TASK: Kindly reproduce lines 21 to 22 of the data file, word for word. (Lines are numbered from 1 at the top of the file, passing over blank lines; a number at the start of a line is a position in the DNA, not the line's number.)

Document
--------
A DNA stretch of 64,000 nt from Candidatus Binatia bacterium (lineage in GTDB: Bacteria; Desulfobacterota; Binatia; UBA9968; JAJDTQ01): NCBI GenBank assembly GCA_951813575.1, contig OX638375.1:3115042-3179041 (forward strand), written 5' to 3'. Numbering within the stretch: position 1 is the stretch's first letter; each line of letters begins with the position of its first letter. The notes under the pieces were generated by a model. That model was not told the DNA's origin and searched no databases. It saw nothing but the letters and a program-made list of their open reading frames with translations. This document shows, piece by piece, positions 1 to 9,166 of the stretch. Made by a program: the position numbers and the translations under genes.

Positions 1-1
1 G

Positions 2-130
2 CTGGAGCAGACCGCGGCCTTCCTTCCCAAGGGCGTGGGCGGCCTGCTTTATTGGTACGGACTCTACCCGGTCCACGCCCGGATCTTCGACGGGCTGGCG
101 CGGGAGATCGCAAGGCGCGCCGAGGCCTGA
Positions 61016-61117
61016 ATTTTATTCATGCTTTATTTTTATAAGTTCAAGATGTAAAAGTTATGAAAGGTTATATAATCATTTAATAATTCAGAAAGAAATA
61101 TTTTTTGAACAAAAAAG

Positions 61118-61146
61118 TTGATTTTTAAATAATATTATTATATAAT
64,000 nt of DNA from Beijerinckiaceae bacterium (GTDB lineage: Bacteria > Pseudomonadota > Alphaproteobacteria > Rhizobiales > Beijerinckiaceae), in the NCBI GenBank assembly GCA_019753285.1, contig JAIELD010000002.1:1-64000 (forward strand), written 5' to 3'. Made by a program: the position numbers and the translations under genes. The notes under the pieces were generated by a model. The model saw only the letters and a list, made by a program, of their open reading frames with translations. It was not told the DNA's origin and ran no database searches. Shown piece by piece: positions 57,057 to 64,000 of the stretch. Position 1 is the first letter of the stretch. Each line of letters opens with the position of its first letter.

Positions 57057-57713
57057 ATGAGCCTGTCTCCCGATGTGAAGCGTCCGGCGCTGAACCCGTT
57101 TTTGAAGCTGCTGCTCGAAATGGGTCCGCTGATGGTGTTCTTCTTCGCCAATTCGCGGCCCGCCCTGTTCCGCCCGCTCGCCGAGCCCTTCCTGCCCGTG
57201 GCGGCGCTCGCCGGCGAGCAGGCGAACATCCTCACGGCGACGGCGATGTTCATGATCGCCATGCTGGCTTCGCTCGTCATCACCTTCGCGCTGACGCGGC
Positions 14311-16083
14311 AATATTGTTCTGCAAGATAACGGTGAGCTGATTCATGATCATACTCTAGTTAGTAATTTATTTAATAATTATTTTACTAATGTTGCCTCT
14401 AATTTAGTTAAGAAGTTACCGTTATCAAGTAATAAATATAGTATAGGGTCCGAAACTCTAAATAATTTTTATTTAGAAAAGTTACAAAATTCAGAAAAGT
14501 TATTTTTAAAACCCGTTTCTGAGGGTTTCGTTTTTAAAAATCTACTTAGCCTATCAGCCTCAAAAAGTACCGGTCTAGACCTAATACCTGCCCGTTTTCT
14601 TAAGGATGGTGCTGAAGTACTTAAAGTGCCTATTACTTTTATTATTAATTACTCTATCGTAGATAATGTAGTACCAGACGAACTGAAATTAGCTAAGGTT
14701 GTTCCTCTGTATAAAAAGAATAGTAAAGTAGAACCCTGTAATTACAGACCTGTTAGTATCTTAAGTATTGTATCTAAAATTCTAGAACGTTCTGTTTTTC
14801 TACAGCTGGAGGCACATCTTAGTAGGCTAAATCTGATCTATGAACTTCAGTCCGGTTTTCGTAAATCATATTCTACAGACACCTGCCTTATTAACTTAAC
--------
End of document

14601 TAAGGATGGTGCTGAAGTACTTAAAGTGCCTATTACTTTTATTATTAATTACTCTATCGTAGATAATGTAGTACCAGACGAACTGAAATTAGCTAAGGTT
14701 GTTCCTCTGTATAAAAAGAATAGTAAAGTAGAACCCTGTAATTACAGACCTGTTAGTATCTTAAGTATTGTATCTAAAATTCTAGAACGTTCTGTTTTTC